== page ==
What the next level of Bitcoin mining difficulty will bring

What the next level of Bitcoin mining difficulty will bring

Bitcoin’s mining difficulty is set to jump tomorrow as the “work” part of proof of work shifts to yet another level.

The price of the largest cryptocurrency by market capitalization (despite falling today) has been on a roll this year – it’s up more than 75% since the start of 2023. Another metric that continues to rise is the asset’s mining difficulty, which is expected to rise from 47 .89 trillion hashes to 48.53 hashes tomorrow, according to CoinWarz data.

Bitcoin mining is the process of using powerful computers to verify transactions on the blockchain. Miners – which today are usually large operations that use server farms and a lot of energy – receive newly minted Bitcoins for their work.

As mining becomes more difficult, it requires more advanced technology and overall power to produce the same amount of Bitcoin.

This can hit miners hard, especially during one bear market: with the price of Bitcoin down from its peak of $69,044 in November 2021, some miners have struggled to make money and have instead had to sell their crypto reserves or turn off completely.

But the price of Bitcoin is on the rise this year, surpassing its difficulty. This should give miners an easier path forward, according to Charles Chong, Senior Management Business Development at US Bitcoin mining giant Foundry.

“In 2023, Bitcoin price growth has dramatically outpaced difficulty increase as there are still restrictions on the availability of energy sites, especially in the United States, relieving miners from the bottom of mining economics in the fourth quarter of 2022,” he said Decrypt.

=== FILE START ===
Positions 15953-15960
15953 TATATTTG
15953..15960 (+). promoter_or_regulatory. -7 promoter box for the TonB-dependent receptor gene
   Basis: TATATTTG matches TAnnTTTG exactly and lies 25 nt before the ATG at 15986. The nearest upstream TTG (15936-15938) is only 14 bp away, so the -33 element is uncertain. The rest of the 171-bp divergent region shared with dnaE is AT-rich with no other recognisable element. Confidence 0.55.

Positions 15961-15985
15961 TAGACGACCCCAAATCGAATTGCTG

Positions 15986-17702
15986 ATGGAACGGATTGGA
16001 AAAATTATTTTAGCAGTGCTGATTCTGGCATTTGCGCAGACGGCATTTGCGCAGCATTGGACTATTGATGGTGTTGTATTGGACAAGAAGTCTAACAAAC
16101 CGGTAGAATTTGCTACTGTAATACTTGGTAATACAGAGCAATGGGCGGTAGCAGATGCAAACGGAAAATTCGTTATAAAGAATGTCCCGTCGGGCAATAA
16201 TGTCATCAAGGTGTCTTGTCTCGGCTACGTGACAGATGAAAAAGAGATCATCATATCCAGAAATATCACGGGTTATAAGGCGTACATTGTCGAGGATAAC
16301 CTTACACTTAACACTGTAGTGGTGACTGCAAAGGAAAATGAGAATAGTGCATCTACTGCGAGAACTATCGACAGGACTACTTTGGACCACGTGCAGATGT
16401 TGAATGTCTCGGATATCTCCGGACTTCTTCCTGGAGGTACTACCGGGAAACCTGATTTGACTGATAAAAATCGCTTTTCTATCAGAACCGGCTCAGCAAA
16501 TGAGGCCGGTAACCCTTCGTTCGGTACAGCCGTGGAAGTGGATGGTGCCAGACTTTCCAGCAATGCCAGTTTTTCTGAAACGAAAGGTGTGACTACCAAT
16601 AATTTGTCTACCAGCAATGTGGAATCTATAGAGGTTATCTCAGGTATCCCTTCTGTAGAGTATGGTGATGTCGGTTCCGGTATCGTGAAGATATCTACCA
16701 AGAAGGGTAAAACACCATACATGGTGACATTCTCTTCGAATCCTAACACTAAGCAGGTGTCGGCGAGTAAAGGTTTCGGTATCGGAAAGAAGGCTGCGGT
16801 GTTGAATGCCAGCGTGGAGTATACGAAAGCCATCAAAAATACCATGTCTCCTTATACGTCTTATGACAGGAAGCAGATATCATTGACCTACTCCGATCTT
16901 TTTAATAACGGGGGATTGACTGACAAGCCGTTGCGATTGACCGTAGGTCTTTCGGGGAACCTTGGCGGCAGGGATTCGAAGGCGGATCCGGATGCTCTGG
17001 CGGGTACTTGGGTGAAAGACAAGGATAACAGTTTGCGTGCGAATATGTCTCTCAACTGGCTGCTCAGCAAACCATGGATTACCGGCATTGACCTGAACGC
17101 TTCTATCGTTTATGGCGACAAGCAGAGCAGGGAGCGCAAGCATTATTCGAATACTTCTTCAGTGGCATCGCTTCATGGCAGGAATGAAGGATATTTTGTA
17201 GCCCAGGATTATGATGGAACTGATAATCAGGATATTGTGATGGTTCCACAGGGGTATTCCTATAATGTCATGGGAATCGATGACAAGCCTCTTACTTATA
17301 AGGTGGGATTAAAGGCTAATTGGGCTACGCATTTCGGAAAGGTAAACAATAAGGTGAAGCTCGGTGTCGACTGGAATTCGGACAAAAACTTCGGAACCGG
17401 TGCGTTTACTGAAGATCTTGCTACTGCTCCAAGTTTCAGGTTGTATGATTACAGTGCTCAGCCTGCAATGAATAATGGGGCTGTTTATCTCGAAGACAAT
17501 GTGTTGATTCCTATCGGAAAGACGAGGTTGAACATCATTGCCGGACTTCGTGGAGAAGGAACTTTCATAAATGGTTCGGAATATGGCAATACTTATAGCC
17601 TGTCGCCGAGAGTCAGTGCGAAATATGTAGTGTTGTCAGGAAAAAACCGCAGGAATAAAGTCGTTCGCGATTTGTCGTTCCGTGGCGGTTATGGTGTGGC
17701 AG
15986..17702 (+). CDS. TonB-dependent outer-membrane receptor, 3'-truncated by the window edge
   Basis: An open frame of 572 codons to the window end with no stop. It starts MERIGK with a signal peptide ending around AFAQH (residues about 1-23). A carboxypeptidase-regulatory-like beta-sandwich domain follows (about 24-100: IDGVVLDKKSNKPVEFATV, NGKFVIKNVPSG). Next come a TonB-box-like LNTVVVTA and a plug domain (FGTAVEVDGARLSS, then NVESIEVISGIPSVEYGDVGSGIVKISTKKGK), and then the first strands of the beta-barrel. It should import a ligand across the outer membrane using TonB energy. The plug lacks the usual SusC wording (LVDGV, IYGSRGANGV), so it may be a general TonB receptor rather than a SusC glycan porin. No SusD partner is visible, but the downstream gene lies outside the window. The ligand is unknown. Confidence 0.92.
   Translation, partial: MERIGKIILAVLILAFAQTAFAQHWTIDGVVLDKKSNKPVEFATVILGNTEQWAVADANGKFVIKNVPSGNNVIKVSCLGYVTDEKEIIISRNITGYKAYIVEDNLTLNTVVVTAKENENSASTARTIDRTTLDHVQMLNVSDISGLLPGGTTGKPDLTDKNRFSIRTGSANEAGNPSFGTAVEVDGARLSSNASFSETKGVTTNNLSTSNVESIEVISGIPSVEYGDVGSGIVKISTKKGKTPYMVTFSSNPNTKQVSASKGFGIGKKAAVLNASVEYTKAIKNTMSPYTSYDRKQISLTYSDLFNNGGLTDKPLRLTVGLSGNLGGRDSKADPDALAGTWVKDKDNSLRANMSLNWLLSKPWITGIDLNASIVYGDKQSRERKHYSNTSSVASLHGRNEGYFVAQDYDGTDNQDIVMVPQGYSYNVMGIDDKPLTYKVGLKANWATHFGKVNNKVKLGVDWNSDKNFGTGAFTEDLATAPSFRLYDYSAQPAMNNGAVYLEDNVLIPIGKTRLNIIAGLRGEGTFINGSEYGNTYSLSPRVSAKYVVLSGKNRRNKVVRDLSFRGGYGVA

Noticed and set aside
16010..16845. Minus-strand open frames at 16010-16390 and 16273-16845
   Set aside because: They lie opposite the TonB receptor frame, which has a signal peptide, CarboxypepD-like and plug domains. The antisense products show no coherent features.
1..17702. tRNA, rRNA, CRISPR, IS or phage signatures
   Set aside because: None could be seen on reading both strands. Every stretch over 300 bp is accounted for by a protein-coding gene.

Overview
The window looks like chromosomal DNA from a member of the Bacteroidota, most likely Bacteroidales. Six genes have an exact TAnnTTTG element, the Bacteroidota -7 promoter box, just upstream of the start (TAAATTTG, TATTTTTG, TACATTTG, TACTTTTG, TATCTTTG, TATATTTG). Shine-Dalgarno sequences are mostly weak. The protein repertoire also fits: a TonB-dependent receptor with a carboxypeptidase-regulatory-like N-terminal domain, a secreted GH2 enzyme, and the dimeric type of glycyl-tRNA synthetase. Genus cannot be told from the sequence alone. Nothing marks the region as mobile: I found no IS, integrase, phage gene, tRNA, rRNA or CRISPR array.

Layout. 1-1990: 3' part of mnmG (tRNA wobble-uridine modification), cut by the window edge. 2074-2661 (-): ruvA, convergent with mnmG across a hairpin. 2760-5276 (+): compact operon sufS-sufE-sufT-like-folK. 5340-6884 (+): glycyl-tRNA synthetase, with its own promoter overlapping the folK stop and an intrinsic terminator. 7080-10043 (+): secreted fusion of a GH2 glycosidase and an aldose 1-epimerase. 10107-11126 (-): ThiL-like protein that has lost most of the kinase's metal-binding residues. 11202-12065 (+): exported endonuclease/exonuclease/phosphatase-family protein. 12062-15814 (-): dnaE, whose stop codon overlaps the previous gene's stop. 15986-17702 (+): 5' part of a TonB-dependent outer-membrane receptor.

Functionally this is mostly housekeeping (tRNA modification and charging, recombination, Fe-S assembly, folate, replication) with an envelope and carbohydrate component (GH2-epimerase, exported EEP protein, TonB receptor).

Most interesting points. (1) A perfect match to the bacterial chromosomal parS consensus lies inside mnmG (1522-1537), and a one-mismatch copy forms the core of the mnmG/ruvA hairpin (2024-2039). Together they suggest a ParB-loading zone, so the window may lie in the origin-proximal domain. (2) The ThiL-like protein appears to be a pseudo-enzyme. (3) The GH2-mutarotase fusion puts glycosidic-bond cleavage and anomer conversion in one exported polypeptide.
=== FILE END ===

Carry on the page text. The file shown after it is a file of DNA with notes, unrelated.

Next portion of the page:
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The increase in difficulty, and thus likely power consumption, adds fuel to the long-standing criticism of Bitcoin mining that environmentally harmful. Therefore, more miners are turning to renewable energy sources to keep the network secure. One of them, Las Vegas-based CleanSpark, said the upward trajectory of mining difficulties likely means industry consolidation.

“Unless there is a big price increase, I see the smaller miners being bought out by larger companies or closing their doors,” said Taylor Monnig, CTO of CleanSpark, arguing that it will be “extremely difficult to maintain profitability without a massive price run” if an operation consumes more than 30-35 watts per terahash (w/th).

She added that mining difficulty increases will continue to trend upward at 3-7% per month, but could increase more if major energy companies decide to get involved.

Tim Rainey, treasurer at New York-based cryptocurrency data center and power generation company Greenidge Generation Holdings, told Decrypt that no major change is expected with tomorrow’s difficulty increase because most mining companies will still be able to reach the “hash price” – a term that measures Bitcoin’s mining revenue potential.

He added that this was more related to “Bitcoin’s recent price surge” than any change in demand for new machines.

So while Bitcoin’s price and difficulty are set to continue to rise, it won’t have a big impact on the mining industry just yet.

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